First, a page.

We Ran Our Online Election Disinformation Simulation Game And There's Plenty To Be Worried About
from the people-are-sneaky dept
If you are interested in having us run Threatcast 2020, or commission some other “serious” games, for your organization or as a group event, please contact us..
Back at the end of January, you may recall that we wrote about Threatcast 2020, an in-person election disinformation brainstorming simulation that we had created last year — created in partnership between our think tank organization, the Copia Institute, and Randy Lubin of Leveraged Play. The game was developed as an in person brainstorming exercise to look at various strategies that might be used to engage in (and counter) disinformation and misinformation strategies around the 2020 election. We had hoped to run the event throughout this year.
Of course, soon after we announced it, the pandemic hit the US pretty hard, and the idea of running in-person events disappeared. The game had a variety of specific elements to it, and replacing it via Zoom just wouldn’t be the same. After it became clear that the pandemic situation would almost certainly rule out all in-person events this year, we set to making an online version of the game, which we completed a few weeks back. We’ve now run the event a few times, some for private groups, and one “showcase” event we put on just last week. The event itself was run under Chatham House rules, so we will not identify who attended or what individuals said, but I can talk a bit about what happened at the event. And, just for clarification, we had a wide range of participants — from companies, non-profits, foundations, academia, and government.
One participant who did agree to be named was famed investor Esther Dyson, who told me of the event that “It was fun and funny, but it had enough truth in it to be an amazing and eye-opening experience. This kind of simulation is exactly the preparation people need for the real world, whatever world they operate in.” She also noted her key takeaway from the event: “The most compelling message is that the chaos hackers were almost redundant in the ugly world that the two warring parties – or four warring factions – were creating for themselves and all around them. Our wish, in playing as the chaos team, was for a contested election, not a specific winner. And a final key message: it will be important to see who can bring us together – especially AFTER the election.”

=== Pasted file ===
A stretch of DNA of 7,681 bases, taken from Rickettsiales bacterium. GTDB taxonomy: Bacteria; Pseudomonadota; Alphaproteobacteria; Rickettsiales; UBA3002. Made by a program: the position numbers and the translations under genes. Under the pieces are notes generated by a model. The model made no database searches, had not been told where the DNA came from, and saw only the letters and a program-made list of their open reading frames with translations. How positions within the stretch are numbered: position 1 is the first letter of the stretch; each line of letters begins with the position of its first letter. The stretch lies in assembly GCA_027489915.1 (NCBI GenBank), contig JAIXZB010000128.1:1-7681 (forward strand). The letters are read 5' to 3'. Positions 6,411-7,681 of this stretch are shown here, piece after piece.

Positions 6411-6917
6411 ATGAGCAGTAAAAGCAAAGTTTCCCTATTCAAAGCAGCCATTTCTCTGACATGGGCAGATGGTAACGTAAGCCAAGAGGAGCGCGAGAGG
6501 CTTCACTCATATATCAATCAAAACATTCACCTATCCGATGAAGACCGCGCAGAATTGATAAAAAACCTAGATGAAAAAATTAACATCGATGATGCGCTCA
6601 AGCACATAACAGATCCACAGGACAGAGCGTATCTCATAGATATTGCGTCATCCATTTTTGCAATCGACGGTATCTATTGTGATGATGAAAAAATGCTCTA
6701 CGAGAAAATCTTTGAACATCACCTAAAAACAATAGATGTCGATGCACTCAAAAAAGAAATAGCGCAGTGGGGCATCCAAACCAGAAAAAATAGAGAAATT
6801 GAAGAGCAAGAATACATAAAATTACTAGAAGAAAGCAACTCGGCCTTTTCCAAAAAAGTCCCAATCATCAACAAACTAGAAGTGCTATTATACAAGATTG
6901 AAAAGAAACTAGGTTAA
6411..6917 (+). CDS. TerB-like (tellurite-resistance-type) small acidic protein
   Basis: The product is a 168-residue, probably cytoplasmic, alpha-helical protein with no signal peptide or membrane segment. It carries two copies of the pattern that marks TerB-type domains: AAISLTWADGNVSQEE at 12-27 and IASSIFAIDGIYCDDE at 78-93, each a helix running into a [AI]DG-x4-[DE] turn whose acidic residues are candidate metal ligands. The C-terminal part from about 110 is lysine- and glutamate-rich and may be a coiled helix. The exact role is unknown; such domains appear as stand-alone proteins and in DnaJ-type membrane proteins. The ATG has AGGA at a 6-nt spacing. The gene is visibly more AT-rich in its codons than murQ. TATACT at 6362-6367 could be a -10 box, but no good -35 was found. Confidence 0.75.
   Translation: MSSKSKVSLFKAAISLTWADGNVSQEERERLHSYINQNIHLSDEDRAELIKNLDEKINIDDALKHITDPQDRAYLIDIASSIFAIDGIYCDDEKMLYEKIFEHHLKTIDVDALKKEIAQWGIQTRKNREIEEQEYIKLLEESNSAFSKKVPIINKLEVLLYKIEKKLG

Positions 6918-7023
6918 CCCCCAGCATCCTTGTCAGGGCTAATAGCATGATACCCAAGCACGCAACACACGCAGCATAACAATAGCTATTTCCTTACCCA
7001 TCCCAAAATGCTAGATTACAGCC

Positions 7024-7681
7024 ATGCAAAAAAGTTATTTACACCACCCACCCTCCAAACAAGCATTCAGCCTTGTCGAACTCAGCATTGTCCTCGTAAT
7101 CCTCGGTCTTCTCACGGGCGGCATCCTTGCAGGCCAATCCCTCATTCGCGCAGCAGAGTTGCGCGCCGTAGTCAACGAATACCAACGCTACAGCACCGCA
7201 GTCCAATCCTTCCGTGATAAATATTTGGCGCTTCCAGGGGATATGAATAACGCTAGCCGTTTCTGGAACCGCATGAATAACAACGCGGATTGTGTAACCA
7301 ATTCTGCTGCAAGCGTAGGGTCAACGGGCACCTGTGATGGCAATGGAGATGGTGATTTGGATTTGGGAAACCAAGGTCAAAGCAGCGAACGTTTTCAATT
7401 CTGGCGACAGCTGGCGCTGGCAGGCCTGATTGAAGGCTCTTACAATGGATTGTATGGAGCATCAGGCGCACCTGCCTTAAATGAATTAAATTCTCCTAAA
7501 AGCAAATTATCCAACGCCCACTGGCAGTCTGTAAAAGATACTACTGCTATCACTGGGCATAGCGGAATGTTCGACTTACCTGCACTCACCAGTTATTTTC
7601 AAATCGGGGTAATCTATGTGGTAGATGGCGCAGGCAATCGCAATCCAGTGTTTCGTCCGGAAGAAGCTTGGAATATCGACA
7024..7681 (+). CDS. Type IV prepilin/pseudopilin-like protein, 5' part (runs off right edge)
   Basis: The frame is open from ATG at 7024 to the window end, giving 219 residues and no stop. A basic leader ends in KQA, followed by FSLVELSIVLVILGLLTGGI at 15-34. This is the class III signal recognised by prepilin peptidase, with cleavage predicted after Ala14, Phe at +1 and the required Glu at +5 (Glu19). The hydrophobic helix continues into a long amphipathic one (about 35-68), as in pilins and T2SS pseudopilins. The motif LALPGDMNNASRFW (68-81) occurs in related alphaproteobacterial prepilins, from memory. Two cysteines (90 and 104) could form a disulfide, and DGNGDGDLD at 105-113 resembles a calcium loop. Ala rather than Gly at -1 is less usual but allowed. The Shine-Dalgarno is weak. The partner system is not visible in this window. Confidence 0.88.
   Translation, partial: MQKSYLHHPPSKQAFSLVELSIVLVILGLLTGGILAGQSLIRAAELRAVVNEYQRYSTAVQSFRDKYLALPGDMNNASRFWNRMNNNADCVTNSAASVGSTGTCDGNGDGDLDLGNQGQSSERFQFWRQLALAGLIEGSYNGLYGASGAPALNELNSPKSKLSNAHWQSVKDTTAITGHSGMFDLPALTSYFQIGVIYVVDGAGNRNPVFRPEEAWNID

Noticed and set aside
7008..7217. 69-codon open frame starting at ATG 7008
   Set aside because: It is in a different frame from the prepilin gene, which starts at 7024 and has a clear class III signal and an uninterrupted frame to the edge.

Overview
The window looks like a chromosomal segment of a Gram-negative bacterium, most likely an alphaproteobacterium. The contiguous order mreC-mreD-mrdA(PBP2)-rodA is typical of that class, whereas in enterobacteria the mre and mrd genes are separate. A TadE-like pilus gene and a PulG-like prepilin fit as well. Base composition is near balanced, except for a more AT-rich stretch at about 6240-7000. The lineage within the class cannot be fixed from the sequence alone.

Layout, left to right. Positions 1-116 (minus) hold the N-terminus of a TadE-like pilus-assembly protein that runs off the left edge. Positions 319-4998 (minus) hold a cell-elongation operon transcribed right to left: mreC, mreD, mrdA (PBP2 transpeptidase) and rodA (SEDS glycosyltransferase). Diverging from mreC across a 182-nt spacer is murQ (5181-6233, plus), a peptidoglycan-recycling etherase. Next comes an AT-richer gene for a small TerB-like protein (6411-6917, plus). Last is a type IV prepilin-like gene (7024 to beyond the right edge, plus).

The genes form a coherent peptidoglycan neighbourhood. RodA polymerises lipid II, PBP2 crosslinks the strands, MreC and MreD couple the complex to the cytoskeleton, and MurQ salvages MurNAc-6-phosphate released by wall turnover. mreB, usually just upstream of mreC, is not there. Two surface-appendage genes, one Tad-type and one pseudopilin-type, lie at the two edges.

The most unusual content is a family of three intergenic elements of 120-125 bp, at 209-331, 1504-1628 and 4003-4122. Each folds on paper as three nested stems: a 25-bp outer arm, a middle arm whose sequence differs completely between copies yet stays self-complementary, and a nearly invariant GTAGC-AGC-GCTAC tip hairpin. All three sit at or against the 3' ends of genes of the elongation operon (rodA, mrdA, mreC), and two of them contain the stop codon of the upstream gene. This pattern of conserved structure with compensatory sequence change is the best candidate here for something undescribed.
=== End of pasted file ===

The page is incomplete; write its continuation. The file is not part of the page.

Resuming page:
The game itself involves players working in teams as various political factions — representing a broad coalition of political operatives (not as specific candidates or campaigns) — and responding to certain situational prompts (and actions by other teams) as they navigate from now through the election (and beyond). Not all of the factions are interested in supporting a happy democratic election. In the event we ran last week, there were four rounds covering the run-up to the election and the immediate aftermath of the election.
The players brought a vast array of manipulation and deception to the campaigns and created an atmosphere of paranoia, anger, and confusion. Over the course of the election, the center-right republicans turned their focus to down-ballot races, enabling the GOP to keep the Senate and retake the House of Representatives even as the Democrats won the presidency. However, Trump refused to concede defeat and the game ended with a standoff at the White House. I should note that while there is, within the game, some election modeling to see how well these strategies impact the actual election, the game is not designed to simulate (and certainly not to predict) the outcome of the election, but rather to simulate what kinds of disinformation we’ll see (across the board). Along those lines, I’ll note that the results of this simulation turned out quite different than the other Threatcast’s we have run.
Of particular interest in last week’s simulation: the amount of chaos. If 2020 has taught us anything, it’s that nothing seems off the table, and no idea is too crazy. That played out within our game as well (though, at least one of our judges noted that even some of the more “extreme” ideas presented were ones that were already playing out in real life). Another element that played out, as Esther Dyson noted above, was just how much chaos there is overall — such that some of the players (who were in the role of chaos agents, trying to create more chaos) found that the other factions were more or less doing their job for them, making it easier to just amplify the crazy concepts others were coming up with. Again, that feels somewhat true to life.
I was at least somewhat surprised at the role that TikTok played in the various campaigns. Nearly all of the factions at one point or another came up with a TikTok strategy — perhaps foreshadowing where the technological battleground will be this year. Not surprisingly, much of the strategy of those supporting the Democrats in the election focused on first influencing what few swing voters remain, and then pivoted heavily towards getting out the vote and increasing voter participation. On the Republican side, there was a split as noted above. More traditional Republicans mostly ignored the Presidential campaign and focused on down ballot races concerning Congress, while the Trump campaign focused heavily on spreading fear, uncertainty, and doubt about… well… everything.
Running Threatcast has been quite eye-opening in highlighting the many different ways in which disinformation and misinformation is likely to show up in the next few months. If you’re interested in having us run Threatcast 2020 for your organization or group (it’s way, way, way better than a Zoom happy hour), please contact us.